Leadership guru and True North co-author Bill George speaks exclusively to The CEO Magazine about why it was time to revisit his seminal book on finding one’s purpose in the business world.

Harvard Business School Senior Fellow, former CEO of Medtronic and True North co-author Bill George is back with a follow-up to his seminal 2007 leadership guide. 

The clarity of the true north concept broke through and the book became a bestseller, and essential reading for anyone charting a pathway to the top, but as George tells The CEO Magazine, times have changed enough that it was time to revisit the idea.

“Business is undergoing a massive generational change in leadership from Baby Boomers to Emerging Leaders – that is, gen X, millennials and gen Z,” he says. “This change will shift leadership from ‘command and control’ executives who focus on IQ to authentic leaders who stress the essential qualities of EQ (emotional intelligence), self-awareness, passion, compassion, empathy and courage.


Bill George, Harvard Business School Senior Fellow and co-author of True North

“These are all matters of the heart that must be developed through real-life experiences, not in a classroom.”

As such, George has teamed up with millennial tech entrepreneur Zach Clayton to publish True North: Emerging Leader Edition, an updated volume which seeks to address the challenges leaders face today.

“Today’s employees only want to work for organizations that have a clear purpose and values that they align with,” he says. “Purpose today means making a difference in the world through your work; examples include impacting climate change, improving health, reducing income inequality, leading diverse, inclusive teams, helping people build secure financial futures and building healthy communities.”

“Today’s employees only want to work for organizations that have a clear purpose and values that they align with.”.

In publishing the 2007 True North: Discover Your Authentic Leadership, co-authors Bill George and Peter Sims challenged readers by posing a deceptively simple question: ‘Why do you want to lead?’

To discover the answer meant finding one’s true north – their leadership calling. It was, George said, the sum of a leader’s values, beliefs and purpose. It was also highly personal; no two true norths could ever be the same.

“To determine your purpose, you have to be authentic,” George says. “Otherwise, you’re merely chasing someone else’s purpose. That leads you into the traps of seeking money, fame and power for their own sake, where you can never have enough.”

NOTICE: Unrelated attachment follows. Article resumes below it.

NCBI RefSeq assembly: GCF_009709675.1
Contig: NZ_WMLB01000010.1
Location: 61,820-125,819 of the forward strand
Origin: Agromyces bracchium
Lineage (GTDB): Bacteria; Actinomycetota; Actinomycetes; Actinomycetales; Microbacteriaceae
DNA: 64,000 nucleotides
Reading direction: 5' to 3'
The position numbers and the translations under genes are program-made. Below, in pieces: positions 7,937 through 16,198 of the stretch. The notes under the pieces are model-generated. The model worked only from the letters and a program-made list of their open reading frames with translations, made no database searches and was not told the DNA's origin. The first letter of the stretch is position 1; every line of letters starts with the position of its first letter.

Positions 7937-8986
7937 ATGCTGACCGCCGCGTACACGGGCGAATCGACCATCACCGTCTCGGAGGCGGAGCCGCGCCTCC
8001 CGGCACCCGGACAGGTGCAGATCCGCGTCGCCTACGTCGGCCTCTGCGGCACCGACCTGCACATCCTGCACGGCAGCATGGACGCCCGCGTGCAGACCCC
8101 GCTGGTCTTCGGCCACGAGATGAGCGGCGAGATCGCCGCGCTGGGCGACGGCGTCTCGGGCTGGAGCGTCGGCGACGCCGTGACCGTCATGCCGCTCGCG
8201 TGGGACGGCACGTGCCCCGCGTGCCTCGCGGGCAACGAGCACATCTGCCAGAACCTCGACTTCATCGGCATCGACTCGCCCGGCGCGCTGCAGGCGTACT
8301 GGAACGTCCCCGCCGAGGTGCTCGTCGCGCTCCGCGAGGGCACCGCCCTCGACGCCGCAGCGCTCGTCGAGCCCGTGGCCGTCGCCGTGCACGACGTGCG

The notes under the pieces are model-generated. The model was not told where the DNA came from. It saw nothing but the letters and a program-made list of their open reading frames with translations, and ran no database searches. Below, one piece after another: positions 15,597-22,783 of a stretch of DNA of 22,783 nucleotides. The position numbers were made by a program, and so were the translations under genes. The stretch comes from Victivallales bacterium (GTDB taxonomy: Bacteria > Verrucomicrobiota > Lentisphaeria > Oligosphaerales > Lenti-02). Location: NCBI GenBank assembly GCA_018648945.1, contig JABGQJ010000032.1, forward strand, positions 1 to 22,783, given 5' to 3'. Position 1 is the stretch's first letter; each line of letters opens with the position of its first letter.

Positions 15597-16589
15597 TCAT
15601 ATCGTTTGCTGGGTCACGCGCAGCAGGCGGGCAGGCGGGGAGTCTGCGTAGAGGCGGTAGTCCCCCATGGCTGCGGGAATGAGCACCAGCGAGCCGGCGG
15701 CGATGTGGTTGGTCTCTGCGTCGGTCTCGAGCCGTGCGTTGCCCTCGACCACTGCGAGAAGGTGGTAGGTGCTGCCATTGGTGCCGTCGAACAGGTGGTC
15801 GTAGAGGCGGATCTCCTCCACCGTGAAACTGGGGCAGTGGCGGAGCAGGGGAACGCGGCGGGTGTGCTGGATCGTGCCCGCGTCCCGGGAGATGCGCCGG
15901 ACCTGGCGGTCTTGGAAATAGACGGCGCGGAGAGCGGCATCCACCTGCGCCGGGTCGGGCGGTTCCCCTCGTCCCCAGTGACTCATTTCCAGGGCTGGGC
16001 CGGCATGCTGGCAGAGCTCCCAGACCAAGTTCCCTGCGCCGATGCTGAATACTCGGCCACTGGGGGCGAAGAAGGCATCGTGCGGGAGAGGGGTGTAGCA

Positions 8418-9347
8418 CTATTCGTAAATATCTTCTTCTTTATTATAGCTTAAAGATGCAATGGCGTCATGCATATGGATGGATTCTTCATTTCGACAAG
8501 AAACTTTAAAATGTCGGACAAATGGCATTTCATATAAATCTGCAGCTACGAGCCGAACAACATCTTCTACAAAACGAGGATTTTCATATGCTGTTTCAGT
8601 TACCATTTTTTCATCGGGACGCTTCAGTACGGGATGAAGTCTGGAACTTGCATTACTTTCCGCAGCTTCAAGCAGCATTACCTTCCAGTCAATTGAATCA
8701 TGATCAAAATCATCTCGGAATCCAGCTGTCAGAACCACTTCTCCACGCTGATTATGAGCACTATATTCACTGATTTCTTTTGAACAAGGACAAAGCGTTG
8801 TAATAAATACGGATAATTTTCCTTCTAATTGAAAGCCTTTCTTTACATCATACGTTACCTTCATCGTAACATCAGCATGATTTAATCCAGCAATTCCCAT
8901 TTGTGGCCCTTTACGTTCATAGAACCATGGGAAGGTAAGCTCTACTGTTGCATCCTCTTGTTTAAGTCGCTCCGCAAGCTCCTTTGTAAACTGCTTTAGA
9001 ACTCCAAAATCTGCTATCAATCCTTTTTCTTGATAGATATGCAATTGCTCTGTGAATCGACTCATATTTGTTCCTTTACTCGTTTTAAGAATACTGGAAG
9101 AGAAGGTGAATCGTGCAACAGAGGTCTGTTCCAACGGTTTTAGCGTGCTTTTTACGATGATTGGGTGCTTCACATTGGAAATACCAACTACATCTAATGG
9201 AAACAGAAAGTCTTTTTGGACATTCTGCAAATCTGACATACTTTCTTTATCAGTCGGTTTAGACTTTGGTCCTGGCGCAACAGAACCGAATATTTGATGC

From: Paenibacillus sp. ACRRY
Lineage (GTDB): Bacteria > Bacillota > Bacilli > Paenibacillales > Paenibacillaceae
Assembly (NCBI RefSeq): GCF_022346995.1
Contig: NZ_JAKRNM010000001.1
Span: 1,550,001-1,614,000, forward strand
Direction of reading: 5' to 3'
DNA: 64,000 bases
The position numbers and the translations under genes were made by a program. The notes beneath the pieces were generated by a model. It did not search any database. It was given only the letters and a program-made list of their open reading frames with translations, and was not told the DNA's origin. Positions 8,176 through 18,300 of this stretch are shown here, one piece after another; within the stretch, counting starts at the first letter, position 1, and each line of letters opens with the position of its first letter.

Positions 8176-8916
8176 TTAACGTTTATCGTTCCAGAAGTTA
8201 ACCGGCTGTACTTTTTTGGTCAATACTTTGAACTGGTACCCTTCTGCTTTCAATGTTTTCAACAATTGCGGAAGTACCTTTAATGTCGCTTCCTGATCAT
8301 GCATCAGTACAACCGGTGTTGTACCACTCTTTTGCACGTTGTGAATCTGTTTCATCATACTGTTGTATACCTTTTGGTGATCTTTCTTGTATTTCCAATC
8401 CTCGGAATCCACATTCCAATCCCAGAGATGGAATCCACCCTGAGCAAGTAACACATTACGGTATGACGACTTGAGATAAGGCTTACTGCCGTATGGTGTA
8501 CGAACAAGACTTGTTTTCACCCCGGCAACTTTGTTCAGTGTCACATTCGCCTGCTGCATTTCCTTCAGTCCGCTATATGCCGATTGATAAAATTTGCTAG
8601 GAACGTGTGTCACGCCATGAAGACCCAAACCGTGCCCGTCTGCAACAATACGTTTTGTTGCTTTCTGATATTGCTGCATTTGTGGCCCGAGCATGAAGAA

Without a clear purpose, George says companies and leaders are more likely to fall short of success. “When you focus primarily on making money using short-term metrics, you inevitably run your company into trouble, as we’ve witnessed at Meta/Facebook, General Electric, Wells Fargo and Boeing.”


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For the Emerging Leader Edition, George and Clayton interviewed a variety of successful and emerging business leaders of the moment about their successes and failures, and how these coalesce to shape their approach to leadership.

Several of the original True North’s high profile disciples shared how they used the book’s teachings to make more than a splash in their industries. “Satya Nadella transformed Microsoft from a transaction business to a relationship organization by focusing on self-awareness, empathy and being a ‘learn-it-all’, not a ‘know-it-all’,” George says. 

Zach Clayton, millennial tech entrepreneur and co-author of True North

“Mary Barra rebuilt General Motors by bringing it out of bankruptcy with her authentic, transparent style of acknowledging mistakes and correcting them, and with her clear vision of ‘Zero Emissions’, as she coaches her leaders to reach their full potential.”

But the business world of 2023 is a very different place than it was 15 years ago. Transparency has become a far more valuable currency than ever before. “Transparency is essential for individuals to build trusting relationships, to admit mistakes, to be vulnerable and to ask for help,” George says.

The arrival of a more emotionally intelligent wave of leaders has already begun, he adds, and has led to an impressive shift in business targets.

“Emerging leaders should look to the leaders of yesterday for how not to lead, and instead collaborate with fellow leaders on how to address today’s complex problems and multiple, intersecting crises”.

“I’m very positively impressed in the ways emerging leaders are so deeply committed to having a positive impact on the world, and how willing they are to change jobs and careers to find their sense of purpose,” he says. “For them, diversity is a given, so their key becomes creating inclusion, belonging and empowerment among their teams.”

George cites Best Buy CEO Corie Barry and Aditya Mittal, CEO of Arcelor Mittal, as particular highlights of the current crop. “Barry is an exceptional leader who transformed her organization around ‘transforming lives through technology’, while Mittal is making the world’s leading steel company more energy efficient,” he says.

While there are lessons to be learned in the rear-view mirror, George warns young leaders not to look too closely at the past for guidance. “Emerging leaders should look to the leaders of yesterday for how not to lead, and instead collaborate with fellow leaders on how to address today’s complex problems and multiple, intersecting crises,” he says. 

“They can also look to senior leaders willing to share their wisdom on how to make this world a better place for everyone.”

True North: Emerging Leader Edition is available now.


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